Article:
I was hired by General Motors in 2002 when they had to hire around 600 new employees for a new third shift at Oshawa’s truck plant. The third shift was necessary because the trucks were selling very well, due to the fact that Canadian built trucks were of great quality and the appeal of a rugged truck built in a rugged country by rugged but friendly hard working people was great to the kind of person who would buy a truck. Things were going great until 2008, when we knew that the Buick and Pontiac were going to be done and no new product was on the horizon. We knew the plant couldn’t survive on just the Impala and Monte Carlo, so when GM said there would be no new products for Oshawa unless we agreed to a shelf agreement with concessions, we all thought that was a pretty good idea, so we voted in favour for that, which, among other things, allowed GM to hire people on a temporary full time basis, created a two tier system where new employees would never make more than $25 per hour, and froze the wages of current employees. GM rewarded us with the Camaro, which the guys from Sainte-Thérèse referred to as the “Kiss of death,” as their plant was shut down shortly after they got the Camaro. This announcement came at a time shortly after the price of crude oil was peaking at $160 per barrel; gas prices were on their way up to prices never seen before, so the whole idea seemed like something thought up by a demented idiot. A week later, GM announced they were shutting down the truck plant and moving it to Mexico.

Price of crude oil throughout 2008, generated at macrotrends.net.

GM had negotiated in bad faith. Jobs were going to be lost, there would be no way Camaro production would replace two trucks, the Pontiac, and the Buick. The CAW protested and threatened General Motors with legal action, but eventually they settled out of court on a plan called Voluntary Termination of Employment Program, or VTEP (GM loves its acronyms). Anyone who volunteered to terminate employment with GM would get a $35,000 car voucher, cash, and the balance of their pension either left with GM or they could take it out and have their own financial institution manage it. The cash buyout was very generous; someone with only a year’s seniority would get around $35,000, and that amount went up with seniority, up until 10 years, where it levelled out close to $100,000. A person within 3 years of retiring could also get the new car voucher, but instead of a cash buyout, they would get paid to stay at home until they were eligible for their pension. To me, GM was saying there was no future for us younger guys in the plant, so here’s some money and a new car to give you a good start in whatever career you might choose. I was told we would never see anything like this again. I chose to leave GM to go into an electrical apprenticeship and joined the International Brotherhood of Electrical Workers.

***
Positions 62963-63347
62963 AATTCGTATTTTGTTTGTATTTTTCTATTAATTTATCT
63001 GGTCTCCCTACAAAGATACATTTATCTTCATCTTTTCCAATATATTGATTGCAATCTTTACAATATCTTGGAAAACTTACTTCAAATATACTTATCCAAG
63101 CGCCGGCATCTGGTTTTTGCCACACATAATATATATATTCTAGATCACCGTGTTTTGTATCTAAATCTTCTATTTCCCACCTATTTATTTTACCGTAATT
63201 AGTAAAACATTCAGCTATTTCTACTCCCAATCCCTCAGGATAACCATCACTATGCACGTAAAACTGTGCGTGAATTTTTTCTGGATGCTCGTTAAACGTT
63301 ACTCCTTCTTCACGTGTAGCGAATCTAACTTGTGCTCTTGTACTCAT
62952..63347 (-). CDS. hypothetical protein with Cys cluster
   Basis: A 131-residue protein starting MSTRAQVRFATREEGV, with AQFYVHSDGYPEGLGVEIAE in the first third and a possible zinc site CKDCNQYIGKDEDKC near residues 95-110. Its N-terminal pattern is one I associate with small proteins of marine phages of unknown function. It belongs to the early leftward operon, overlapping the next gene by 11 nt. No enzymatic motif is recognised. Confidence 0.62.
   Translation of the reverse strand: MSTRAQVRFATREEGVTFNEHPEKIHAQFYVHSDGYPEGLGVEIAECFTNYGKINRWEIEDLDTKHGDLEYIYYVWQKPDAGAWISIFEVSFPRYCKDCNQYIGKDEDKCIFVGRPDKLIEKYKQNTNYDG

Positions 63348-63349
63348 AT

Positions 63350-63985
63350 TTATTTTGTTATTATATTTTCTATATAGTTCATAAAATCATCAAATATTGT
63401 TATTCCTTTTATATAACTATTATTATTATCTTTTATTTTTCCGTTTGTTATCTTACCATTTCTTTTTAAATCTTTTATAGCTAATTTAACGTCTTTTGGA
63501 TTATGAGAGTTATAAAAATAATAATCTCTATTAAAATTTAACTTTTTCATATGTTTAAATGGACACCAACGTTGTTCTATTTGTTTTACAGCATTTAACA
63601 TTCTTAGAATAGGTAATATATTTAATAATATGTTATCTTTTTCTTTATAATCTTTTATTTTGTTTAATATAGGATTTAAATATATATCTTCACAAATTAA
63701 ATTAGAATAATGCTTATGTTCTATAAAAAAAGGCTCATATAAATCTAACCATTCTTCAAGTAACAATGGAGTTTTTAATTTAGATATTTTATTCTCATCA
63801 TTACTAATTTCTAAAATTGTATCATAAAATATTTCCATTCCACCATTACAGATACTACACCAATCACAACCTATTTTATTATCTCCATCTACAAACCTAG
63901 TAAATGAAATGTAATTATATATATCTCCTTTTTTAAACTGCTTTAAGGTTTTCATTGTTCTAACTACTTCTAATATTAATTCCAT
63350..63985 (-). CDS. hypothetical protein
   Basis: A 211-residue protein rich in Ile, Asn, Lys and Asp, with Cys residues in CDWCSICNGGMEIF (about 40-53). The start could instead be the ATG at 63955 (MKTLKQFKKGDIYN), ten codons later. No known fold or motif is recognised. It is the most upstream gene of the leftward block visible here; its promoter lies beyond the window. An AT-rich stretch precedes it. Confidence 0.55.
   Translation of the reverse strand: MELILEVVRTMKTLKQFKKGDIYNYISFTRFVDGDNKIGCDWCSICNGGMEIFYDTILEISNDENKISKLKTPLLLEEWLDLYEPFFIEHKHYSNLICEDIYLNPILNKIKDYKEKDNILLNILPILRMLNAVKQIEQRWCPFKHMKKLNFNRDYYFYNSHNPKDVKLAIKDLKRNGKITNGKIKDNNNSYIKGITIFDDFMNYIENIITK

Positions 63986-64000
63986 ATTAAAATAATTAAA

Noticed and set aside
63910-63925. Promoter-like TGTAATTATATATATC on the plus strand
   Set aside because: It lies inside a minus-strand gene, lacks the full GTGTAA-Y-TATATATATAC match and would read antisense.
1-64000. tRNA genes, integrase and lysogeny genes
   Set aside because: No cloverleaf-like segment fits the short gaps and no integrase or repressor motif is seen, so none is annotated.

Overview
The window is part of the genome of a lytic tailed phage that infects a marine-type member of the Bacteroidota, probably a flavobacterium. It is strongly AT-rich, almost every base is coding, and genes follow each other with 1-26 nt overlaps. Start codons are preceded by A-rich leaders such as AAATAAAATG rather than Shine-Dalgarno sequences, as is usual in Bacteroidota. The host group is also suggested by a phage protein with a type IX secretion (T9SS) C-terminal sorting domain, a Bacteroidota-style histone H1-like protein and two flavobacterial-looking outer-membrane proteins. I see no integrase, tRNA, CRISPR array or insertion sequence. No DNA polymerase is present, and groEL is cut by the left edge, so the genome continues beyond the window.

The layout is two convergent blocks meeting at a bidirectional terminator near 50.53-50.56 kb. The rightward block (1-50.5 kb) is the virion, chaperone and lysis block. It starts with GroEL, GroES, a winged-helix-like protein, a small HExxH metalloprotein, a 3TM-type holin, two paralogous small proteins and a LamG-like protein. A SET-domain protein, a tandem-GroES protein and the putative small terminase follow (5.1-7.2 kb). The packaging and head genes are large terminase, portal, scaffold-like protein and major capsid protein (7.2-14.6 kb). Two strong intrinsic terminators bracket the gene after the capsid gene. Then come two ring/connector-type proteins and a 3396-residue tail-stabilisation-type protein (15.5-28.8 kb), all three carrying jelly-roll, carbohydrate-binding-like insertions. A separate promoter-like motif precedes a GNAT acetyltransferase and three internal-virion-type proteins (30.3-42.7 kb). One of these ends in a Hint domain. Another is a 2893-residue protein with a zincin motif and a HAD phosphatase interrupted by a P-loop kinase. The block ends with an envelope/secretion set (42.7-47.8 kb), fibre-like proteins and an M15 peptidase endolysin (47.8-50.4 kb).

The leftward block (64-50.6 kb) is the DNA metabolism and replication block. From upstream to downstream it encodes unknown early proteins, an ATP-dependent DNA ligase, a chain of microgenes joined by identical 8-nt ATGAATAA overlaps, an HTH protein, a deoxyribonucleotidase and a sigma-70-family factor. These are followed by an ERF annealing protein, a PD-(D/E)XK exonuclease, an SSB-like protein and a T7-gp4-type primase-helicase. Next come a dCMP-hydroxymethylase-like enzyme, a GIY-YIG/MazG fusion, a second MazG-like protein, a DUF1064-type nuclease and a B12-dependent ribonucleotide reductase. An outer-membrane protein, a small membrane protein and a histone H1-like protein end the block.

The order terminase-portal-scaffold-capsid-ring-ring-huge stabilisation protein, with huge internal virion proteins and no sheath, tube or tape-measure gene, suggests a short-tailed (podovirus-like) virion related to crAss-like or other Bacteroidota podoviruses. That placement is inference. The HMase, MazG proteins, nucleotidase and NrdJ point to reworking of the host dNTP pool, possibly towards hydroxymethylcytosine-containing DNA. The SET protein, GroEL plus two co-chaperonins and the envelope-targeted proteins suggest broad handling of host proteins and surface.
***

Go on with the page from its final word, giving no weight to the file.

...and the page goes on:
My reflection in a window at the Women’s College new build

It turned out that the kind of people who buy trucks don’t like buying trucks that are made in Mexico, or anywhere else but the good old US of A, or Canada. Sales plummeted as anyone but a demented idiot would have predicted. GM scrambled to move truck operations to Fort Wayne, Texas, but could not get everything complete in time, and so they had to ship partially made trucks to Oshawa where they would be finished. I and other electricians from the IBEW were called in, along with other union trades, to get the line in and complete by a very aggressive deadline. We were working 10 hour days, 6-7 days a week to meet this deadline. The word from the very beginning was that this line was only going to stay in Oshawa for 18 months, after which it was going to be moved to Fort Wayne. The truth of this was reinforced with the fact that all of the equipment was designed to run on American 480 volts, so we had to put in step-down transformers to make it compatible with Canadian 600 volt power. When I went to the parts of the plant where I used to work, it was completely gutted. There was no way a plant that size was going to survive on the few Cadillacs and Impalas that were rolling along a single line; things were definitely winding down.

Stickers on my hard hat from GM 2017
My hardhat from putting in the truck line for GM Oshawa in 2017.

So, why did General Motors want to shut down operations in Oshawa? It’s not the workers or the union; they are very hard working, and there’s not many of them left, and those that are still there are underpaid for the work they do as many fall under the lower pay scale of the shelf agreement, and the 10+ year freeze has let inflation eat away at the income of those senior workers in the higher tier. It’s not because the plant is outdated; we put in the latest manufacturing equipment in that new truck line in 2017. The most accurate reason I’ve heard was that GM felt they were spending too much money on electricity. They have a direct line to the Pickering nuclear power station, and use a tremendous amount of electricity. I had heard that they wanted to start their own co-gen power station in Oshawa, but their application was denied, and the cuts and closures started. This is reinforced by the fact that they are going ahead with a 6.4 megawatt co-generation plant in St. Catherine’s, which they have no plans on closing. I think we don’t hear much about this reason because OPG is a sacred cow in this part of the country, but we really ought to have this conversation because the workers losing their jobs deserve a lot more respect than they’ve been getting, and GM, for all their bad moves and decisions, can’t be expected to continue to pay a premium for some of the most expensive electricity in the world.